Justice, of a sort, for a people-smuggler

The Australian
30 December 2003

The seven-year sentence handed down in a Cairo court to people-smuggler Abu Quassey will appal many people as utterly inadequate. Quassey organised a refugee boat which sank en route from Indonesia to Australia, drowning 350 people. If convicted here, Quassey would have faced up to 20 years in prison. But the Indonesian authorities chose to deport him to his home country and we must respect the decision of the Egyptian court. The important thing is that Quassey was found guilty and the Australian Government must now do whatever it can to ensure the appeal he has launched against his sentence fails.

Quassey's imprisonment does not mean the Australian Government no longer has a case to answer over its treatment of refugees. The lies that were told during the "children overboard" affair in the lead-up to the 2001 election, when the Government alleged that asylum-seekers were throwing their children into the ocean to force the navy to pick them up, was an exercise in political opportunism. But whatever the failings of the Howard Government, it has not tricked desperate people into risking their lives on the high seas on vessels of doubtful safety to travel illegally to Australia.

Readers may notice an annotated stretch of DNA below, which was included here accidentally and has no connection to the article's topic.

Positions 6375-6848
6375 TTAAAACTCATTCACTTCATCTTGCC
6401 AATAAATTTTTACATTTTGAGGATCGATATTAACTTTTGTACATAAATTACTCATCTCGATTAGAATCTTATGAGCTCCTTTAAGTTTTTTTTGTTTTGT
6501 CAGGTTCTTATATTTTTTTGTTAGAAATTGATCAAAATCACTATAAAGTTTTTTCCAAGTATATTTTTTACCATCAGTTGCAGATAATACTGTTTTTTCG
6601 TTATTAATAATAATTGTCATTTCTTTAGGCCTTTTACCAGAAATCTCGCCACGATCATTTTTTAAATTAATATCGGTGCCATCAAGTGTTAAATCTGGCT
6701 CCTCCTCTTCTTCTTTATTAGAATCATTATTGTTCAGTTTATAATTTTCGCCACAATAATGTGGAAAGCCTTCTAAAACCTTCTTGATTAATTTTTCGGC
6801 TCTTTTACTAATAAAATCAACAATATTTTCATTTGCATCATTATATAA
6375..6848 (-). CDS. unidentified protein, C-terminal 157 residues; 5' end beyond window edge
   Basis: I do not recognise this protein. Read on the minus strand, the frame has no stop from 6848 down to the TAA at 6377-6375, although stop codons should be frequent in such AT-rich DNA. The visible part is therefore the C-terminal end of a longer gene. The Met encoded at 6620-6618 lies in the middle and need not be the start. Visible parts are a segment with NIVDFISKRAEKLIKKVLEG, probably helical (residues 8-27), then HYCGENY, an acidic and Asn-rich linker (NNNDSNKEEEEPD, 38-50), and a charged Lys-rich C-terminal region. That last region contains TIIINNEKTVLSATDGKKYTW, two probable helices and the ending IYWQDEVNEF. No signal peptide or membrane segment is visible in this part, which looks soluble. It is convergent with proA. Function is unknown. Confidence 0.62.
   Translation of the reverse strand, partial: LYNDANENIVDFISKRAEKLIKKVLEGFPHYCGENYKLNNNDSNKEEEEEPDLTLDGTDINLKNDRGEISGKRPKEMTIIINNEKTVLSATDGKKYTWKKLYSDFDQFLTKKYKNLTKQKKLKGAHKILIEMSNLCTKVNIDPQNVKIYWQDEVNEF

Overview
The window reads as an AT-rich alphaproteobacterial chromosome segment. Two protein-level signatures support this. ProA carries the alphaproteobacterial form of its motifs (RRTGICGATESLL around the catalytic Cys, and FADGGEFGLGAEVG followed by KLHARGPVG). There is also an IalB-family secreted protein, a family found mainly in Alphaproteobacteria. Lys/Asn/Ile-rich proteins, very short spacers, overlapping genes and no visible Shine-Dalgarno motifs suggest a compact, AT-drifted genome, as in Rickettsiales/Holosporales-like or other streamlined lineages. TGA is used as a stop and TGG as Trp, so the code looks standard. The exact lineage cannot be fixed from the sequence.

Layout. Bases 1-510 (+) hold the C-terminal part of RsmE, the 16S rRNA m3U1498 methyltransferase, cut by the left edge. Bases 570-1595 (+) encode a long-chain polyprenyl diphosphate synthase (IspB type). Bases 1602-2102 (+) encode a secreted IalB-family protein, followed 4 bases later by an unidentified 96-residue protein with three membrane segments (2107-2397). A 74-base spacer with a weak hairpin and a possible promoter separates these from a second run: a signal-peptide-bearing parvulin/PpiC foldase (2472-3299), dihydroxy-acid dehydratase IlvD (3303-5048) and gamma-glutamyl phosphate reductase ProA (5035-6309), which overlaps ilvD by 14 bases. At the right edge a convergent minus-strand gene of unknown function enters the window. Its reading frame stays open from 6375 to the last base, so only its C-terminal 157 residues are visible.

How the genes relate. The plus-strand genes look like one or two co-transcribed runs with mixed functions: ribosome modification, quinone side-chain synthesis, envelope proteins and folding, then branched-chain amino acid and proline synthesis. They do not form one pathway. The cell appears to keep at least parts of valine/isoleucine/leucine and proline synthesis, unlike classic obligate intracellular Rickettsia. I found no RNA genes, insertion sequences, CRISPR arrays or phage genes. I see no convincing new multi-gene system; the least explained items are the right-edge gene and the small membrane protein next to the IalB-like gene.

Quassey is an odious opportunist, a man who trafficked in human misery and who preferred the prospect of profit to providing his customers with a seaworthy vessel capable of making the journey from Indonesia to the Australian coast. His conviction will reinforce the hard-line taken by the Australian Government in dealing with refugee boats. The Quasseys of the world are always with us, but this conviction will encourage his peers to see that the days of making easy money from desperate people willing to place their fates in criminal hands, in the hope of safe-haven in Australia, are over.

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